Essay on The Enlightenment

Submitted By natoshb
Words: 1551
Pages: 7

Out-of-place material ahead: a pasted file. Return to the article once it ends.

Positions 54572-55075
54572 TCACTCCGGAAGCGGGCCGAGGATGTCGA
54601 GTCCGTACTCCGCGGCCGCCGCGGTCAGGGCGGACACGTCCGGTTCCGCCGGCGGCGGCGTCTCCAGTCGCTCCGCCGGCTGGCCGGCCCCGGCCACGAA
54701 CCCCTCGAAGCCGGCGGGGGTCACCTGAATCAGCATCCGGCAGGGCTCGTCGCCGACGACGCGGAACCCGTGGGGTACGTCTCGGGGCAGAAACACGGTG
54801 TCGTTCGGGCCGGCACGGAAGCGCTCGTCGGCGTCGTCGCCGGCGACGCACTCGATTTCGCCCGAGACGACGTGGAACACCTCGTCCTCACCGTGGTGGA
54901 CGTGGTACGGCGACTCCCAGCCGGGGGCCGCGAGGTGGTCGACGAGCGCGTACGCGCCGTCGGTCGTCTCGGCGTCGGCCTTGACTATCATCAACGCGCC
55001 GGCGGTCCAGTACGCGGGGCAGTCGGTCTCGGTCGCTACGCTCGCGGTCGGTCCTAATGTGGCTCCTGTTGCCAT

The Enlightenment Period The Enlightenment period was a time of new science, new technology, and new ways of learning for people. In Europe from 1650 to around 1800 was a time that encouraged change in society and advanced knowledge. During the Enlightenment period the people began to view the world differently than they had before. The world up until this point had been bases solely on what the Bible said is should be. People began to question the church’s teachings and the principles of their faith. The people wanted to see how the world worked, they wanted to see proof instead of just believing what they had read or been taught all of their lives. The Catholic views of the world and their beliefs came into question by many who had practiced the religion for centuries. The Protestant beliefs led these people to see things and ideas in a new light. The people began to be more acceptant of the idea of change. Political independence and an emphasis on rationalism became the focus of this time period. Many small communities and towns began to form; these small cities were ruled by Kings that wanted to change from the old way of doing things. These kings began to rule these small cities not based on the biblical teachings but more on the idea of public opinion. As people began to think more independently they began to oppose the teaching of the bible. Schools and colleges began teaching based on scientific proof rather than only teaching from the bible. This change in education began to change society as a whole. “It led to an increasingly wealthy, independent and educated middle class.”(Geoffrey) Some of the world’s greatest men came from this time period. They were philosophers, economist, and political geniuses. Most of their ideas and theories we still learn about and study today Before the Enlightenment period believing in God was like believing in tomorrow. The answer to all of life’s questions could be found by reading and studying the bible. “The Bible was the source of knowledge about God, especially the old testament, for there one could learn among other things the history of humankind and the divine purpose.” (Wade 2002) Political questions and government issues were answered by using the Bible as the reference to the way things were supposed to be done. In the 17th century a man by the name of Rene Descartes emerged as a rationalistic philosopher. His goal was to make people question the existence of God. Descartes did this by using what he termed the method of doubt. His ideas were simple; people should question everything that is not clean and distinct. The only thing Descartes believed was clean and distinct was that he himself existed. His infamous phrase “I think there for I am” is still used today. Using this phrase he began to take a look at the world around him. He started by what he knew to be true about nature. He looked at what he knew to be true of nature and through logic and rational decided what the rest of nature should be like. His theories and ideas were eventually proven wrong once scientist began to experiment and prove them inaccurate. His ideas however did have a great impact on the philosophical world. He considered to be one if not the first modernist philosopher. “This new way of looking at the world, of listening first to experience rather than to tradition and the church, was a major characteristic of the Enlightenment.” (Wade 2002) John Locke, and English medical doctor and philosopher, introduced empiricism in his 1689 Essay Concerning Human Understanding. (Babbie, 2003) The herald of the Enlightenment also writer he used his priniples of knowledge to help shape an optimistic view of human society. He said that the mind at birth is a blank slate or “tabula rosa.” He was an important political theorist. Helping to advance the idea of an agreement made between citizens in the formation of state known as social contact. Locke’s theory was that a person